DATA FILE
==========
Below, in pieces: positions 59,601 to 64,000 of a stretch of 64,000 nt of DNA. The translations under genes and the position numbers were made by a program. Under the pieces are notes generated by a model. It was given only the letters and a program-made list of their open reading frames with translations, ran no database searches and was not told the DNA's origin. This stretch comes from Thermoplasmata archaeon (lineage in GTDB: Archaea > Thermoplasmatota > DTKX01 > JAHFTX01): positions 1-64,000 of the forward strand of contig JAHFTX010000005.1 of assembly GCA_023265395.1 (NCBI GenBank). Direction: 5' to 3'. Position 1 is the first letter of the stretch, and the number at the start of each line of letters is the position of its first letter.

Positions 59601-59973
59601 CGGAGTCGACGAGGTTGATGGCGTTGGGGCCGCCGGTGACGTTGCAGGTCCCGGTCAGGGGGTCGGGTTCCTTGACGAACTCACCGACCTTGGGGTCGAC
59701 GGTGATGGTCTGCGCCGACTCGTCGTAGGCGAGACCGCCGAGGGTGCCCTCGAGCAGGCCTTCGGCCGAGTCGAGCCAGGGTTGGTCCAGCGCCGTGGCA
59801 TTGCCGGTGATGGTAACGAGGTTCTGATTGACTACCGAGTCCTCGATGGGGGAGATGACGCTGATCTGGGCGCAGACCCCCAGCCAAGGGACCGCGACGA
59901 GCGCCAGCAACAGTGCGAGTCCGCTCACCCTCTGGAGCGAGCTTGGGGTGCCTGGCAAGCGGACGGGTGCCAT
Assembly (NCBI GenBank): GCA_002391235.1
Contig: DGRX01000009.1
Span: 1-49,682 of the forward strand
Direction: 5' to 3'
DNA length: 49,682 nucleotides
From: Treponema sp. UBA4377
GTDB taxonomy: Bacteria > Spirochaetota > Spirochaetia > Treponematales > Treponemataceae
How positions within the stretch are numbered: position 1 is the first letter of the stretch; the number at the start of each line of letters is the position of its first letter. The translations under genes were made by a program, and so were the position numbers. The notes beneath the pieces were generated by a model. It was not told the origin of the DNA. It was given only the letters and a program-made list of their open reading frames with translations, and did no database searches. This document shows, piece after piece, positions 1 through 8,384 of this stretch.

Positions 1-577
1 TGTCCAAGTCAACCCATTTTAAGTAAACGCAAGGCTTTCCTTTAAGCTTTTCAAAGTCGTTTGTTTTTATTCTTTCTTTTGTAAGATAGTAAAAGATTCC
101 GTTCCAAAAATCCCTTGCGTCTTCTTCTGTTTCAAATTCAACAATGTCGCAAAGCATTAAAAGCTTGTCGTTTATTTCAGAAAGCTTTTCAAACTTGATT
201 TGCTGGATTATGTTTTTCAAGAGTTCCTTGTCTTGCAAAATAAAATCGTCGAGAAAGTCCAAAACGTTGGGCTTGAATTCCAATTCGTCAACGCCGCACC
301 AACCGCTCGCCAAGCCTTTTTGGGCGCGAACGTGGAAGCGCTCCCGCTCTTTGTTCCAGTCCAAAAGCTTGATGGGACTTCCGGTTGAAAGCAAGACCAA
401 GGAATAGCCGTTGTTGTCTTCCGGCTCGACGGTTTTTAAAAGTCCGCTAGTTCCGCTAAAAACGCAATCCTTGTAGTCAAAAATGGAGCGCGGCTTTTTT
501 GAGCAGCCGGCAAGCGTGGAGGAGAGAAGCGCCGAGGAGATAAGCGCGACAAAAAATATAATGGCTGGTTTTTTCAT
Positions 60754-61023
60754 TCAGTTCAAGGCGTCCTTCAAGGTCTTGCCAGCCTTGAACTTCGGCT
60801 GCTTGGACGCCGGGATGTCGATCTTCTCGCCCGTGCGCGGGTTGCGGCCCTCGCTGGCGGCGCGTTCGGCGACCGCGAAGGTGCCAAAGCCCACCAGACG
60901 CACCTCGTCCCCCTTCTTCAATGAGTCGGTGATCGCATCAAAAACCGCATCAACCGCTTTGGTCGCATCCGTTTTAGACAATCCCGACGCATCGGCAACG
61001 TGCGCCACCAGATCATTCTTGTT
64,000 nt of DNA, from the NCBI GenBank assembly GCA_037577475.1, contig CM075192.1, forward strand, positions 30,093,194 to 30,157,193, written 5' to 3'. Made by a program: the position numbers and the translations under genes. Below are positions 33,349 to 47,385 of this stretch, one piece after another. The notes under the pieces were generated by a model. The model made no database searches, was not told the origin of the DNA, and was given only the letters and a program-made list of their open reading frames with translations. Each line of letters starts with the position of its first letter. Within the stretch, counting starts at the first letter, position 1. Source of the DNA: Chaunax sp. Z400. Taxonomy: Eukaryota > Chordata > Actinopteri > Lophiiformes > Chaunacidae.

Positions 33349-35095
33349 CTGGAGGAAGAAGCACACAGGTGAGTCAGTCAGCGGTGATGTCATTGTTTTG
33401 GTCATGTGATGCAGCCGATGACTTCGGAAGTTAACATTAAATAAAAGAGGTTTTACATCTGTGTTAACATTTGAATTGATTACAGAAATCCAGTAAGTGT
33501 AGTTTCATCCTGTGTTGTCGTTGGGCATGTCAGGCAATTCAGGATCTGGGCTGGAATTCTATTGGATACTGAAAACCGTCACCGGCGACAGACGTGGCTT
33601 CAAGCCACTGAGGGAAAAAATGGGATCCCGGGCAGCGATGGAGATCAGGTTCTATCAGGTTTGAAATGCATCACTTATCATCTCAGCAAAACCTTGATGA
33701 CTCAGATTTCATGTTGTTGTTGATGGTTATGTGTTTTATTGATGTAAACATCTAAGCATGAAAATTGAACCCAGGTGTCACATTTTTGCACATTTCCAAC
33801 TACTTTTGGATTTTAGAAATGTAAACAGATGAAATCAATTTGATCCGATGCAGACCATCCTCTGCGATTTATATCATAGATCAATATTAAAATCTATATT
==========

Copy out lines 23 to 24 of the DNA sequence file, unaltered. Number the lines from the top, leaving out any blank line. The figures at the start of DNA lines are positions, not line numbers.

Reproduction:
60754 TCAGTTCAAGGCGTCCTTCAAGGTCTTGCCAGCCTTGAACTTCGGCT
60801 GCTTGGACGCCGGGATGTCGATCTTCTCGCCCGTGCGCGGGTTGCGGCCCTCGCTGGCGGCGCGTTCGGCGACCGCGAAGGTGCCAAAGCCCACCAGACG